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Thursday, June 30 • 10:20 - 11:05
Systematically Breaking and Fixing OpenID Connect

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OAuth is the new de facto standard for delegating authorization in the web. An important limitation of OAuth is the fact that it was designed for authorization and not for authentication. The usage of OAuth for authentication thus leads to serious vulnerabilities as shown by Zhou et. al. in [4] and Chen et. al. in [1].
OpenID Connect was created on top of OAuth to fill this gap by providing federated identity management and user authentication. OpenID Connect was standardized in February 2014, but leading companies like Google, Microsoft, AOL and PayPal are already using it in their web applications.

As part of our current research we provided the first in-depth analysis of OpenID Connect. We discovered seven novel attacks, which were not considered by any previous research. In addition, we adapted and extended already known attacks from other SSO protocols like SAML and OpenID on OpenID Connect. In summary, we came up with 15 different attacks resulting in Broken-End-User authentication, information leakage, Server-Side-Request-Forgery (SSRF) and Denial-of-Service (DoS). We categorized all attacks in five different classes:
- Malicious Endpoint attacks (four attacks) are based on a specification flaw in the Discovery and Dynamic Registration features of OpenID Connect, which allow an attacker to break user authentication, compromise user privacy, and enable SSRF, client-side code injection, and DoS.
- ID Spoofing (five attacks) result in an unauthorized access to the victim's account. During the attacks, the attacker is able to create maliciously crafted authentication tokens, which bypass the verification logic on the Client (also known as Relying Party).
- Signature Bypass (three attacks) allow changing the digitally signed authentication without invalidating the signature. Thus, an attacker is able to get an unauthorized access to the victim's account.
- Session Overwriting introduce a complex attack based on a specification flaw, which enforces the Client to send sensitive information like client_secret and valid code to a domain controlled by the attacker.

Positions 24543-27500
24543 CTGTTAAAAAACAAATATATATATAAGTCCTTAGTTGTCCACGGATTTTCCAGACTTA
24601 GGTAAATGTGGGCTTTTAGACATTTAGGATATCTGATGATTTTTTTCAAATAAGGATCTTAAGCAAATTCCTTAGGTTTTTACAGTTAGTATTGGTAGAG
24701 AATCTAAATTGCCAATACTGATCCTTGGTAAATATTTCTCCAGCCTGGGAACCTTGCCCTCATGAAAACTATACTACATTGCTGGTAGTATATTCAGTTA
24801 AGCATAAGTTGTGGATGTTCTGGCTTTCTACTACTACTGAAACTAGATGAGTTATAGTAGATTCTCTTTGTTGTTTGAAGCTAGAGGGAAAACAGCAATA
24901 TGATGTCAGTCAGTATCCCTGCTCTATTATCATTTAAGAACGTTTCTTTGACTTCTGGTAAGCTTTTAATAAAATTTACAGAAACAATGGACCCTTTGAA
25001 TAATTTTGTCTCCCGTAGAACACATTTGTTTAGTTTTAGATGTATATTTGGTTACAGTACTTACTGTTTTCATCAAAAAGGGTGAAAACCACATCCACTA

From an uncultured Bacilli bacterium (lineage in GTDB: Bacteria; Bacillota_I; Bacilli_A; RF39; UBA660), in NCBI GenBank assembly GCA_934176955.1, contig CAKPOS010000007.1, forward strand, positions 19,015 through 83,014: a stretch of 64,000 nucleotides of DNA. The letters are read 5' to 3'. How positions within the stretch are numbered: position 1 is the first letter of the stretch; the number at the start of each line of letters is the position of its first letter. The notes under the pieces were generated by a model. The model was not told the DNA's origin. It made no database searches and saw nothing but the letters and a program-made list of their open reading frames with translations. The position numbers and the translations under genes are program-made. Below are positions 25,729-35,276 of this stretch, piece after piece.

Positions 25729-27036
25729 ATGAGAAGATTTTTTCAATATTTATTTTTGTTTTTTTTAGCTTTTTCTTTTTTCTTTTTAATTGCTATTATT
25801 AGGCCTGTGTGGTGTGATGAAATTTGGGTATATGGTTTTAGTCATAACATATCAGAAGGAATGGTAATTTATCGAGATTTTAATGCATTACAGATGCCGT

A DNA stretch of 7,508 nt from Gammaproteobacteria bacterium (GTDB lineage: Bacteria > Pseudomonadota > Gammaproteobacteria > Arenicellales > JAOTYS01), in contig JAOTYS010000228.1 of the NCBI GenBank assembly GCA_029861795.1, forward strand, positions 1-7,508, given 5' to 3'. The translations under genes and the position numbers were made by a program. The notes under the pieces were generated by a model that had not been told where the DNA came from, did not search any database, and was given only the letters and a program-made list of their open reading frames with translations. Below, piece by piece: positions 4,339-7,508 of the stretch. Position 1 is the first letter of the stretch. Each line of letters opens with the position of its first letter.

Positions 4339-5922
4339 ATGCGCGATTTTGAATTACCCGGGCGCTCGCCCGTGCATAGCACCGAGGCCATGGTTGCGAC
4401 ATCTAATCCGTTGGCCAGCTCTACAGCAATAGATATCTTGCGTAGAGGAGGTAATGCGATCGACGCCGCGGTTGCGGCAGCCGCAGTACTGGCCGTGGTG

- Trivial attacks (two attacks) include Replay attacks and Token recipient confusion, which are already known and well studied.

Finally, we contacted the authors of the OpenID Connect and OAuth specifications. They acknowledged our attacks and recognized the need to improve the specification [3] and to address the existing threats. We are currently involved in the discussion regarding the mitigation of the existing issues and an extension to the OpenID Connect specification is currently created for this reason [2].

In our presentation we reveal novel insides and new security aspects of using protocols like OAuth and OpenID Connect. Additionally, we will present two of the new attacks discovered by our research and discuss the countermeasures. We conclude with the concept of a fully automated penetration testing tool developed in collaboration with the OpenID Connect working group allowing the flexible security evaluation of implementations.

[1] E. Chen, Y. Pei, S. Chen, Y. Tian, R. Kotcher, and P. Tague. OAuth Demystied for Mobile Application Developers. In Proceedings of the ACM Conference on Computer and Communications Security (CCS).
[2] M. Jones. Oauth 2.0 mix-up mitigation. IETF, January 2016. URL https://tools.ietf.org/html/draft-jones-oauth-mix-up-mitigation-00.
[3] openid connect. Discovery / Security Considerations: CSRF attack on user in-put identifier, 2015. URL https://bitbucket.org/openid/connect/issues/979/discovery-security-considerations-csrf. Accessed: 25.08.2015.
[4] D. E. Yuchen Zhou. Automated Testing of Web Applications for Single Sign-On Vul-
nerabilities. In 23rd USENIX Security Symposium (USENIX Security 14).

avatar for Christian Mainka

Christian Mainka

Security Consultant, Horst Görtz Institute for IT Security, Chair for Network and Data Security, Ruhr-University Bochum
Christian Mainka is a Security Researcher at the Ruhr University Bochum, Chair for Network and Data Security. Since 2009, he focuses on XML and Web Services technologies and develops his penetration testing tool WS-Attacker and has published several papers in the field of XML security... Read More →
avatar for Vladislav Mladenov

Vladislav Mladenov

Ruhr University Bochum
Vladislav Mladenov is a PhD Student at the Ruhr University Bochum, Chair for Network and Data Security. He is interested in the security of XML-based services. Additionally, he investigates different Single Sign-On protocols like OAuth, OpenID, OpenID Connect and SAML. Other topics... Read More →
avatar for Tobias Wich

Tobias Wich

Senior Consultant, ecsec GmbH
Tobias Wich works for ecsec GmbH since 2010 as senior consultant for IT-security with an emphasis on smart cards and identity management systems. He is also working on his PhD Thesis at Ruhr University Bochum as an external student. His recent works include research with respect to... Read More →

Thursday June 30, 2016 10:20 - 11:05 CEST
Room C (Tiziano Ballroom Sec. 2)